The multi-layer stack is then processed to produce the HBT device. A suitable sequence begins with FIG. 7. A metal contact 51 is selectively applied to the semiconductor contact layer 48 by a lift-off technique. The metal contact 51 serves as an etch mask during fabrication in a self-aligning mode. The contact 51 is centered with respect to the sub-collector 33 using the alignment marks 35 for aligning the etch mask used to define contact 51. The emitter contact layer 48 is then etched as shown in FIG. 8 using the metal contact 51 as an etch mask. A wet etchant is used. An overetch may be performed to obtain an undercut under the metal contact. This patterned contact 48, which is precisely aligned with the subcollector using the protected alignment marks as just described, then serves as the etch mask for the emitter layer 47 as shown in FIG. 9. This results in the emitter also being precisely aligned to the sub-collector. The InP emitter layer may be wet etched. With reference to FIG. 10, the base contact 55 is applied by evaporating the base contact metal using the metal contact 51 as a shadow mask to define the inner edge of the base contact. In this step the emitter contact 51 is also coated with additional metal 56.

The structure is then encapsulated and the encapsulant 61 patterned as shown in FIG. 11 to produce an etch mask for defining the base and collector. The encapsulant is applied by spinning a suitable material such as benzocyclobutene at onto the surface to produce a 2 μm layer of polymer encapsulant, and curing the polymer by heating to 300° C. for 10 min.

The lithographic mask used to define the etch mask 61 is aligned using the alignment marks 35. The exposed portions of the base layer 45 and collector layer 43 are sequentially ECR plasma etched using BCl3/N2. The structure resulting after this plasma etch is shown in FIG. 12. The precise alignment between the edge of the base and collector, and the edge of the previously formed sub-collector, as well as the precisely centered emitter and base contacts, are all achieved as the result of using alignment marks 35 formed in the subcollector layer at the step represented by FIG. 3.

The use of both wet and dry etching techniques may be used to advantage in this process. Plasma etching is convenient, and wet etching is rapid and more selective. Moreover, using a wet etch following a plasma etch tends to remove surface damage caused by plasma exposure. The plasma etch may be performed by ECR plasma processing in a Plasma-Therm SLR 770 system using room temperature, at a bias of −80V d.c., a μ-wave power of 250 W, and a pressure of 2 mTorr. Flow rates in sccm are 12 BCl3+3 N2. Plasma etch rates are about 150 Å/min for this etch chemistry. Selective wet etching may be performed at 4° C. with 1:1:15 H3PO4:H2O2:H2O, for InGaAs and 1:1:1 HCl:H3PO4:H2O, for InP. Etch rates are 1000 Å/min and 800 Å/min, respectively.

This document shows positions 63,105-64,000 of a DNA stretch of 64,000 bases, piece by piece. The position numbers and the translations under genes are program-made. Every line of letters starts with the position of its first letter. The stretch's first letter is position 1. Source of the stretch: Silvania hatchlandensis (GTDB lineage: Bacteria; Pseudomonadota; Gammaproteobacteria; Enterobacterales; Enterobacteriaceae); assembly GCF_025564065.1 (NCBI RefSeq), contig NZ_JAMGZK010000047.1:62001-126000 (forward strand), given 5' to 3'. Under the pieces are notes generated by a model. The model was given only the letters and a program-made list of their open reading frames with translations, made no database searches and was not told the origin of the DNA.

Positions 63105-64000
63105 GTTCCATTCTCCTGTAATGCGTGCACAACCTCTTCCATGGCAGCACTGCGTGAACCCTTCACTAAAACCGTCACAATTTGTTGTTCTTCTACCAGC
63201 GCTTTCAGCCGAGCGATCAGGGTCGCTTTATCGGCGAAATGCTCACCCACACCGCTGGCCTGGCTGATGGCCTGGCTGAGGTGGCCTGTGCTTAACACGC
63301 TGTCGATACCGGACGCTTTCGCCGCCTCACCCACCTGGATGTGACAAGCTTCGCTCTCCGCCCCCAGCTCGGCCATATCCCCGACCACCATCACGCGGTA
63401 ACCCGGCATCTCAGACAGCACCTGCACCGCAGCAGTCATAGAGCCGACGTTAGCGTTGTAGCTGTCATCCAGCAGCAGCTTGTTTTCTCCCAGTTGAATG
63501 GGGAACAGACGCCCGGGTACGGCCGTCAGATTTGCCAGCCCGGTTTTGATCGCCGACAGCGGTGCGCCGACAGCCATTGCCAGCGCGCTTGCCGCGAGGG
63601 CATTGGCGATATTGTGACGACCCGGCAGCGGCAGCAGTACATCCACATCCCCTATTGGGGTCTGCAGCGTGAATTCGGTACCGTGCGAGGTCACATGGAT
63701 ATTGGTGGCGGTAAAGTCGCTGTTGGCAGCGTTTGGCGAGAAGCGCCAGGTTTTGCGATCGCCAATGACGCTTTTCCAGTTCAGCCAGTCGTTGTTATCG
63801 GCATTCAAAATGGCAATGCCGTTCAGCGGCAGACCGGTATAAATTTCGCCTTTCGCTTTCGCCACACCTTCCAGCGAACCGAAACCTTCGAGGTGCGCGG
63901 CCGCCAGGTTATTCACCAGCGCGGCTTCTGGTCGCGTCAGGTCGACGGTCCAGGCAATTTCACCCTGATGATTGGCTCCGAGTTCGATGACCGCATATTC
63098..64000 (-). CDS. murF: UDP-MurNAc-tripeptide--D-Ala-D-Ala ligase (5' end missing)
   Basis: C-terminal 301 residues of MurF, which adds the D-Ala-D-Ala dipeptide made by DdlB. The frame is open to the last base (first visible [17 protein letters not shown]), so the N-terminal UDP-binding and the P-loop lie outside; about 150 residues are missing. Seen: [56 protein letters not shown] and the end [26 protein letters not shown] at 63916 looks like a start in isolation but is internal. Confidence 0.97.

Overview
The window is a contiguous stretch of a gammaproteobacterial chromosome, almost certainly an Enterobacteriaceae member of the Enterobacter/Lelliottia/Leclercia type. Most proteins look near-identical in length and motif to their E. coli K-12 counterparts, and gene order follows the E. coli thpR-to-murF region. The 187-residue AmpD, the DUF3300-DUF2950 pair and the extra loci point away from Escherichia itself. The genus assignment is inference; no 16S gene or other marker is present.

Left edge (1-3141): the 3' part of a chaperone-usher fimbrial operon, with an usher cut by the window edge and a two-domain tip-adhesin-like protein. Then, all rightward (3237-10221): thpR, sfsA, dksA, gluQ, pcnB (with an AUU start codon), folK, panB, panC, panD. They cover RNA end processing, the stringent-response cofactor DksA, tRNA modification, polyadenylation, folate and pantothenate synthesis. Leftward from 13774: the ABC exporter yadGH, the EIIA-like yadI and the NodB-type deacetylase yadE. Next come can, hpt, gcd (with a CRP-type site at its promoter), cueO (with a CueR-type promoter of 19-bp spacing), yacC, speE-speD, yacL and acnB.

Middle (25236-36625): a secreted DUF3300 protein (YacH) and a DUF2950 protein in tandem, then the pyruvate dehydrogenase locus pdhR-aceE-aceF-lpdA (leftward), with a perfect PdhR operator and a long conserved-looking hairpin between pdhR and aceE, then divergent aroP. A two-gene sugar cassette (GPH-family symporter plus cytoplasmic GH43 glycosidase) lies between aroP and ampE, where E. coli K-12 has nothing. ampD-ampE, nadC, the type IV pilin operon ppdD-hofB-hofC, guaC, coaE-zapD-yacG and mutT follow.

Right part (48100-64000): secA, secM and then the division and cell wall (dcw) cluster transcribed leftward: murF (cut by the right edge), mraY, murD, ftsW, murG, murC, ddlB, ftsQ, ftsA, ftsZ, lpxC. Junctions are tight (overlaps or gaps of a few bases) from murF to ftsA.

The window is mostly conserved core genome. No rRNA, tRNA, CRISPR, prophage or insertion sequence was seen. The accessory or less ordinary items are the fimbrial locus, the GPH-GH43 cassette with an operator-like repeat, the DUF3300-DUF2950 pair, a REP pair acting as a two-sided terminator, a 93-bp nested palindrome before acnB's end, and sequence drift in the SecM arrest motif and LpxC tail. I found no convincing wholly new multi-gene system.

After etching the base and collector layers the substrate is accessible for the deposition of collector contacts 63 as shown in FIG. 13. Again, the alignment marks 35 are used for registering the photomask for defining the contacts. The collector contact may be Pd/Pt/Au. The finished structure is then passivated and encapsulated with a common layer, i.e. a polymer encapsulant.

With reference to FIG. 14, the device structure is shown after completion of the encapsulant step, and after plasma etching of via holes 73, 75, and 77 through encapsulant layer 71 to the collector, base and emitter metallization respectively. Metal contacts 81-83 are evaporated into the via holes as shown in FIG. 15 to complete the device.

The alignment marks 35, formed early in this process sequence, were found to be robust enough to withstand the multiple processing steps required to fabricate this complex device structure. The alignment marks were used at critical process stages represented by FIGS. 7 and 11, i.e. to align the emitter to the sub-collector, and to align the base and collector to the sub-collector. The former alignment is important for device yield. The latter alignment addresses to main objective of the invention, reducing base-collector capacitance.

The metallization layers just described may be any suitable conductive material. In the technology described in detail here the base contact is Pd/Pt/Au and the metallization for interconnect levels is Ti/Au. The thickness of the layer is typically 1-2 μm.

The most common mask and etch operations in this device technology employ photolithography for making the mask, and photolithographic steppers as the exposure tool, usually at a wavelength in the deep UV. However, e-beam or x-ray lithographic techniques can also be used. Accordingly, reference may be made herein to lithography and lithographic steps, and that reference is intended to include these alternative techniques.

The HBT process described in detail above is given by way of example of a process in which a first device feature (in the HBT case the sub-collector ) is formed in a first semiconductor layer, and that device feature is thereafter covered by growing at least one additional semiconductor layer, which layer is patterned using a lithographic alignment step. The lithographic alignment step will typically involve the step of covering the additional semiconductor layer with a photoresist layer, aligning a photomask to the photoresist layer using the alignment marks as alignment means, and exposing the photoresist layer to actinic radiation through the photomask.